Celestial Sphere is an imaginary sphere of infinite radius with the earth at its center and poles aligned with the earth’s poles and equator with earth’s equator. This sphere is used in spherical astronomy to describe the positions and motions of stars and other objects.
It was a common belief in ancient times that stars were attached to the celestial sphere and they revolved around the planet in only one day. It was also believed that earth is fixed. The celestial sphere allows us to maintain references to different celestial bodies located in the sky.
Quick Facts: –
- This sphere can be thought as the underside of a dome.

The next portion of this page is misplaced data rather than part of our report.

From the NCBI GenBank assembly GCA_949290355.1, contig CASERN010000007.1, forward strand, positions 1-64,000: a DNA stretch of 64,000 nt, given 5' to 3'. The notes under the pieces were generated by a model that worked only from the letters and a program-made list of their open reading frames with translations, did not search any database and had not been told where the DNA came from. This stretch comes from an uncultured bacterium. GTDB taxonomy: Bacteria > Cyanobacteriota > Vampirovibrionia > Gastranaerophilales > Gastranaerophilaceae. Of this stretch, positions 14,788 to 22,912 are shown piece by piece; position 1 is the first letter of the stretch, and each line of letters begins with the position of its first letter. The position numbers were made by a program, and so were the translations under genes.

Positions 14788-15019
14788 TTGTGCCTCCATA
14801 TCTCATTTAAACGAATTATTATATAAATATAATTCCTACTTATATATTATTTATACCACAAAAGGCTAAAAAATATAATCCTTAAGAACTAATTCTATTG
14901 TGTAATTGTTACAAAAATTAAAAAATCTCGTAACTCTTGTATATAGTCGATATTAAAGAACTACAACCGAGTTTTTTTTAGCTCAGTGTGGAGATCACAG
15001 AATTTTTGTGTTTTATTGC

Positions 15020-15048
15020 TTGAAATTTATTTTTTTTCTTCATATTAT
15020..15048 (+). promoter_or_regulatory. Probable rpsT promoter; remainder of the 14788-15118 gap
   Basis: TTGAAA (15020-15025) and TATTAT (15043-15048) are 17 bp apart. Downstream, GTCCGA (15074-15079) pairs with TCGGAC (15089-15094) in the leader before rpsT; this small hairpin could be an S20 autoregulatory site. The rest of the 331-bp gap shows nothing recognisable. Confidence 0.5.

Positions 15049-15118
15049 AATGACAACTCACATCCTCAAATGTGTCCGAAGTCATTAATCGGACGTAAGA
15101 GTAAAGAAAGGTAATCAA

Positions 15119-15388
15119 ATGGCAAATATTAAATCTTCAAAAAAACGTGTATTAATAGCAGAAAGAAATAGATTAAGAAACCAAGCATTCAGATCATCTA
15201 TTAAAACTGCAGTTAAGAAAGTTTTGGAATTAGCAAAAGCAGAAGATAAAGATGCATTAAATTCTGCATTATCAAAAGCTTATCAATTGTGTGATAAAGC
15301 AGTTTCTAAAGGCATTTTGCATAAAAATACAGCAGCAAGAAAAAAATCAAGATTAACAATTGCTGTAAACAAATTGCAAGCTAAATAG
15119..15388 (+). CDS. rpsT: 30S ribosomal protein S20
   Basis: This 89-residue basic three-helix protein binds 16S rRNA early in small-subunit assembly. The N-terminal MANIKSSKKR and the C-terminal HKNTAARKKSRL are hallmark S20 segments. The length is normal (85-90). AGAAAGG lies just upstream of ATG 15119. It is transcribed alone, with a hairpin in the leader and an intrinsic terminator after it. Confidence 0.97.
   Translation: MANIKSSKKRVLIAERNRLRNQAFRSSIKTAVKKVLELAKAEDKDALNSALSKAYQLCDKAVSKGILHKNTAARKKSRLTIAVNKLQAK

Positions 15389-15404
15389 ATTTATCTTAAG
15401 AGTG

- The Eudoxan Planetary Model was the first one to explain how classical planets wandered.
- The Celestial Surface is too large in proportion to the Earth’s size.
- This sphere is divided halfway by the celestial equator and circles of declination are parallel to it.
- We only see half of a sphere and we know that the other half exists down below us.
- The stars appear to move together across the sky during the night. They rise in the east and set in the west as if they are affixed to the inside of the dome.
- The earth bulges slightly at its equator because of the continuous rotation.
- The point directly overhead on the celestial sphere is the zenith of the sphere.
- The oldest remaining celestial globe dates back to the 2nd century sculpture. It is known as the Farnese Atlas.
- Diurnal motion is the reason why stars rise in the east and set in the west and move through the north-south line.